On Friday the ASSETS program started camps for families receiving bursary funds.  In the morning, parents and students from Gede primary school and Mijomboni primary school gathered in Mijomboni. This is where Festus, a community conservation officer, started off the day teaching the families about the history of A Rocha Kenya, shared the location of the eco-tourism sites that provide bursary funds and highlighted the importance of conservation in the surrounding area.  After enjoying juice and cookies the parents left leaving the students for the rest of the day. A key part of the ASSETS program is to teach students about conservation. The afternoon was spent explaining the ecological importance of the Arabuko-Sokoke forest and Mida Creek. Students participated in games called, “Hungry Hippos,” and “The Wader Migration Game.” During “Hungry Hippos” students had to share limited resources with their friends and by doing so they were able to cross a river full of hippos. “The Wader Migration Game” involved the students learning about the challenges birds face while trying to migrate around the world. The day ended with the introduction of a brand new curriculum, called A Rocha Conservation Education Course for Secondary Schools (ACCESS), where students participate in a four year long environmental studies course outside the classroom. The students were very excited about the introduction of the new course and agreed to participate. The day was full of learning. Next week Festus and volunteers will continue to run camps for eight more schools supported by the ASSETS program.

Students and parents learn about the ASSETS program
Students play ” The Wader Migration” game


Taking gifts across the river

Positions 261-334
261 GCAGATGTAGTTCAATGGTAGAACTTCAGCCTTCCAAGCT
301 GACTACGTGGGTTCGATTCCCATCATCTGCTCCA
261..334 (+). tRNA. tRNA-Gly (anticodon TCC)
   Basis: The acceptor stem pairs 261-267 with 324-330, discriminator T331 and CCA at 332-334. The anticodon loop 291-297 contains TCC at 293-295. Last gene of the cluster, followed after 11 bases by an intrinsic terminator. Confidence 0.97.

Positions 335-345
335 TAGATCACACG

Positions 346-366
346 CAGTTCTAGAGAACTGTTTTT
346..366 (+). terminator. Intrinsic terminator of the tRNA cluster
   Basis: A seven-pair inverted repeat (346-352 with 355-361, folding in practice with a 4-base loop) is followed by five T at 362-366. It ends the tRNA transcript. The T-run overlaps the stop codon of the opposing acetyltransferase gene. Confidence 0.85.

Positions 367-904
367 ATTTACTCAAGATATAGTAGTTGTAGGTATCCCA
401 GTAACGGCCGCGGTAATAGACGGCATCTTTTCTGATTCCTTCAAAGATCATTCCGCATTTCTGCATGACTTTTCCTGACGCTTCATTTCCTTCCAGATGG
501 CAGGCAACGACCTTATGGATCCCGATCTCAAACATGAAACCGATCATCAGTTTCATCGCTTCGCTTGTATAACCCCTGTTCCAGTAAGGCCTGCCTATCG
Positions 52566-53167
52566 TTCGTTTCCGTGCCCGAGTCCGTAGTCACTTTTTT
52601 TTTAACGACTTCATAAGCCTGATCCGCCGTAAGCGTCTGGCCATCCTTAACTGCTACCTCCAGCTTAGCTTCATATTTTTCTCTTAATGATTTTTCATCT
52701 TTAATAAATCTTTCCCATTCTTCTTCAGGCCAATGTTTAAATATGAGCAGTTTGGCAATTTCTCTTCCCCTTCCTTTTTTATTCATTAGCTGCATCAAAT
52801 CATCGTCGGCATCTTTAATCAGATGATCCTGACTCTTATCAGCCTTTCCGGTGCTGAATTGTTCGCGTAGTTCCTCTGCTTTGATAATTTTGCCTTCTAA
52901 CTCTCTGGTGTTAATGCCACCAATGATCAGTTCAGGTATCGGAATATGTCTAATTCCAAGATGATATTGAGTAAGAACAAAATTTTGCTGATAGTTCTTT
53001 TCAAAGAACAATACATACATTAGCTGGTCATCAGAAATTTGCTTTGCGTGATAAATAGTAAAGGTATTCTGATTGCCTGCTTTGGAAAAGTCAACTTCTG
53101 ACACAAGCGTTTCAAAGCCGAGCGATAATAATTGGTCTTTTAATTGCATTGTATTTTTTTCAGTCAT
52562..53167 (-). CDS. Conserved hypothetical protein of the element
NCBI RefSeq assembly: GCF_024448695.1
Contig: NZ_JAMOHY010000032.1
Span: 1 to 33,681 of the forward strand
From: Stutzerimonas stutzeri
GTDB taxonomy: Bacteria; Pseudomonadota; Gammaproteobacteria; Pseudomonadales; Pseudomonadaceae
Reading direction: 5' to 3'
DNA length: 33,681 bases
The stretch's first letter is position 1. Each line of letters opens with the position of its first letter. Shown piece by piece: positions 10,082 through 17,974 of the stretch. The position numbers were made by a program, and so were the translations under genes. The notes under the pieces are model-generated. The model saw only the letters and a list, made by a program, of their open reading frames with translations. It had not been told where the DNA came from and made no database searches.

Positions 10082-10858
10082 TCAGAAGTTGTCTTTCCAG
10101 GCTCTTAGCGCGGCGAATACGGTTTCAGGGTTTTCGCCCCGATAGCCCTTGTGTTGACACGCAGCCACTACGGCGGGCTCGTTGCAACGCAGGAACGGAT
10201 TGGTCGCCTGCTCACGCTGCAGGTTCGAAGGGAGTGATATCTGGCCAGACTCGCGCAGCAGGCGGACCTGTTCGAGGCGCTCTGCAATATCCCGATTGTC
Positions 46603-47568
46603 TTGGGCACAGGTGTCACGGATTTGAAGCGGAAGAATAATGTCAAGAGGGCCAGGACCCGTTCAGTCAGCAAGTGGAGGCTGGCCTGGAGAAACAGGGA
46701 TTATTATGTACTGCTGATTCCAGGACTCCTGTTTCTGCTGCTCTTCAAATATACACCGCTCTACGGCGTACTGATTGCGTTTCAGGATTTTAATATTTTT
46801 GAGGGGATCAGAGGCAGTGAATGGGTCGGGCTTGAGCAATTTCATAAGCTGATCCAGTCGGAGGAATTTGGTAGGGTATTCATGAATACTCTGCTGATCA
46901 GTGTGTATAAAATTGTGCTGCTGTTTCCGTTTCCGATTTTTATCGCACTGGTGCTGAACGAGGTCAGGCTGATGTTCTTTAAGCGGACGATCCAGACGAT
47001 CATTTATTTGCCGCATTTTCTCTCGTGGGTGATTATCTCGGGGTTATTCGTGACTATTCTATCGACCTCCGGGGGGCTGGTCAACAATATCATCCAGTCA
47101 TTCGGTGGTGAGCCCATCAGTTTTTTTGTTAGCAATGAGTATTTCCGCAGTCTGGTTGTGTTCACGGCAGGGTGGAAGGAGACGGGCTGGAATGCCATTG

It was utterly unbelievable to see the children so amazed by the visitors. Definitely, most of these children were seeing a “mzungu” (European) for the first time in their life.

Mgamboni children

Andras and Noemi, guests at Mwamba Field Study Centre had generously donated some note books and pencils to the children of Mgamboni primary school. Despite being a fairly new school Mgamboni has already attracted over 200 pupils who used to walk five kilometers to the nearest school.

Within five minutes of arrival, they had all gathered around the camera, each pushing and pulling their way to the front to be photographed. While Noemi was busy telling the students stories about Hungary, where they come from, Andras and I had a chance to see the classrooms and their only office.

Map of Kenya

Math class

It was great to see the enthusiasm in the teachers despite the very difficult conditions they are struggling to overcome.


We were later shown the school new classroom under construction. Here Andras was thrilled by the indigenous architectural skills which reminded him of his hobby back home, building kayaks.

Anras admiring the new classroom

In the end we were very happy about everything and surely the two hour drive to Mgamboni was worth it.

Environmental Education, trees and volleyball

The Environmental Education team took a bigger group with them this time to Mijomboni Primary School. The group involved students on a trip organized by the Minnesota Zoo, USA. Melanie a staff at the Minnesota Zoo accompanied them to this trip. The students are interested in nature conservation and some of them study related courses at the university. The rest of them have not joined the university but have an interest in nature.

The students and pupils listening keenly

The students and pupils listening keenly

The pupils at the school received us warmly as we gathered into one of the classes. This time they bombarded us with questions concerning the sustainable use of natural resources like the forest. This could tell that they are very active in conservation efforts. They were keen to learn how they will convince their parents on sustainable use of forests and water sources like rivers.